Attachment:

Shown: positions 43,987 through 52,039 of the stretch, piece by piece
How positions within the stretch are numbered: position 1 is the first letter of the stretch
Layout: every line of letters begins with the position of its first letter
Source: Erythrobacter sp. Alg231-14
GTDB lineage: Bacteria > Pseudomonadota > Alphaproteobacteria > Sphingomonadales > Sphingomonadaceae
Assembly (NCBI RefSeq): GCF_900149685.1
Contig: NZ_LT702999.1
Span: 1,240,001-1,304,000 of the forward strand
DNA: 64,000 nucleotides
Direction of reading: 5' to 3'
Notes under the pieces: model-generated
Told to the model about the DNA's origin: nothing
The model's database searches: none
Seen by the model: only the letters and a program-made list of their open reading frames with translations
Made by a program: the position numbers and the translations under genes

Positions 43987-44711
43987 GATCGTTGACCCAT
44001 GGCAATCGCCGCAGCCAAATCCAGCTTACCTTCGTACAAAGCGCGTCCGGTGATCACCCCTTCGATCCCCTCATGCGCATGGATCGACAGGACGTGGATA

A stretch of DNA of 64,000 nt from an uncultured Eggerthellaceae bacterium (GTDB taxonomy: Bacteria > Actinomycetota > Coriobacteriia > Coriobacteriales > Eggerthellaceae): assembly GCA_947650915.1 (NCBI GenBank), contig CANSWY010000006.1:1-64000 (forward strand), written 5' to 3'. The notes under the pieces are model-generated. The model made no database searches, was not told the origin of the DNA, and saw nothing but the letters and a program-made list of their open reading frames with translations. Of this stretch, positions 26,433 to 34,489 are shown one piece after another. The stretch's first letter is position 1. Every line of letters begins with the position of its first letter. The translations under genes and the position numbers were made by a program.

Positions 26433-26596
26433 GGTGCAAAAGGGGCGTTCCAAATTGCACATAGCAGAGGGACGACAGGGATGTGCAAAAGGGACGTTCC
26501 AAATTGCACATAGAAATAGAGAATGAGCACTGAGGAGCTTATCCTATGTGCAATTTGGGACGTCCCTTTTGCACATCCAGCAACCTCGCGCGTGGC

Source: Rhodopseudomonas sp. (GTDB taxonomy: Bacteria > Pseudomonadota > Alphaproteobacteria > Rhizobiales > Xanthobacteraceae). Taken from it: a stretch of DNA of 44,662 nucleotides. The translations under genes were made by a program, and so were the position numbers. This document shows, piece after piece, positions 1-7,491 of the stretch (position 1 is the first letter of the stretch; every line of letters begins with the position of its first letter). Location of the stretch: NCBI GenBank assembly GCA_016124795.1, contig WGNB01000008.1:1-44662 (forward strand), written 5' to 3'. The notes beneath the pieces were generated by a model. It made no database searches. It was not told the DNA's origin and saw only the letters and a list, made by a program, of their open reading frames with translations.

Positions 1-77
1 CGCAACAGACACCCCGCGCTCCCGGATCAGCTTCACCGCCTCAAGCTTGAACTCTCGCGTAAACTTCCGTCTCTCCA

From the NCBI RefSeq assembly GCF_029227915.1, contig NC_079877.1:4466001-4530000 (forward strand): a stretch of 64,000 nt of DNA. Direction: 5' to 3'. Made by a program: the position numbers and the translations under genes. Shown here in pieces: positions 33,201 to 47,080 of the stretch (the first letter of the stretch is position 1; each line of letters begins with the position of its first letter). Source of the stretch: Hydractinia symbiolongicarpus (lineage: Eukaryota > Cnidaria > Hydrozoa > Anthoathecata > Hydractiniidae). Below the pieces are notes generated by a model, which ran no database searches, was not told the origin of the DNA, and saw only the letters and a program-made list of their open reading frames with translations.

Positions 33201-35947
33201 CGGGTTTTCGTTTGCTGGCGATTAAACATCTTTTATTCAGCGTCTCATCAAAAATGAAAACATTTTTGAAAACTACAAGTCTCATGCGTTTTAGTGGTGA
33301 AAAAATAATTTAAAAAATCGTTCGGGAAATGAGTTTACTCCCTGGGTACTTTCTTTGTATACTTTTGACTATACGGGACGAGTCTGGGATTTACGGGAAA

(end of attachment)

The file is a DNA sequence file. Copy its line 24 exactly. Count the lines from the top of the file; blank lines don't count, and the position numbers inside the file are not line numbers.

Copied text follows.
Positions 1-77